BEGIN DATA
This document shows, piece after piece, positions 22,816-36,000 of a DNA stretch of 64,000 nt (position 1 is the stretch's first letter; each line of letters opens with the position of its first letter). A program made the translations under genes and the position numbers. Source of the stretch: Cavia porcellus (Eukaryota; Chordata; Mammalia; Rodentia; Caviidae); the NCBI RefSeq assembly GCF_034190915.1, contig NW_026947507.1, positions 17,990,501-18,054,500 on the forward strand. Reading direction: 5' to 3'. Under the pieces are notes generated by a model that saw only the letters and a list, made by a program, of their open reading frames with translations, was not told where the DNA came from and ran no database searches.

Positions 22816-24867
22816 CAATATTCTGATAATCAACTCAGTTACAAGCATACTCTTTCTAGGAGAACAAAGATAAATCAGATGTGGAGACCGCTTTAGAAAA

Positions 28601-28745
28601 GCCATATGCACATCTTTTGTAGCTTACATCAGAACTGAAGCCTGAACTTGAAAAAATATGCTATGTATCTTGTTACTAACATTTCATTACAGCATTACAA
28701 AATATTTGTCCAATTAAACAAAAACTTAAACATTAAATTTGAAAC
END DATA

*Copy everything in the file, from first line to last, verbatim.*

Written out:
This document shows, piece after piece, positions 22,816-36,000 of a DNA stretch of 64,000 nt (position 1 is the stretch's first letter; each line of letters opens with the position of its first letter). A program made the translations under genes and the position numbers. Source of the stretch: Cavia porcellus (Eukaryota; Chordata; Mammalia; Rodentia; Caviidae); the NCBI RefSeq assembly GCF_034190915.1, contig NW_026947507.1, positions 17,990,501-18,054,500 on the forward strand. Reading direction: 5' to 3'. Under the pieces are notes generated by a model that saw only the letters and a list, made by a program, of their open reading frames with translations, was not told where the DNA came from and ran no database searches.

Positions 22816-24867
22816 CAATATTCTGATAATCAACTCAGTTACAAGCATACTCTTTCTAGGAGAACAAAGATAAATCAGATGTGGAGACCGCTTTAGAAAA

Positions 28601-28745
28601 GCCATATGCACATCTTTTGTAGCTTACATCAGAACTGAAGCCTGAACTTGAAAAAATATGCTATGTATCTTGTTACTAACATTTCATTACAGCATTACAA
28701 AATATTTGTCCAATTAAACAAAAACTTAAACATTAAATTTGAAAC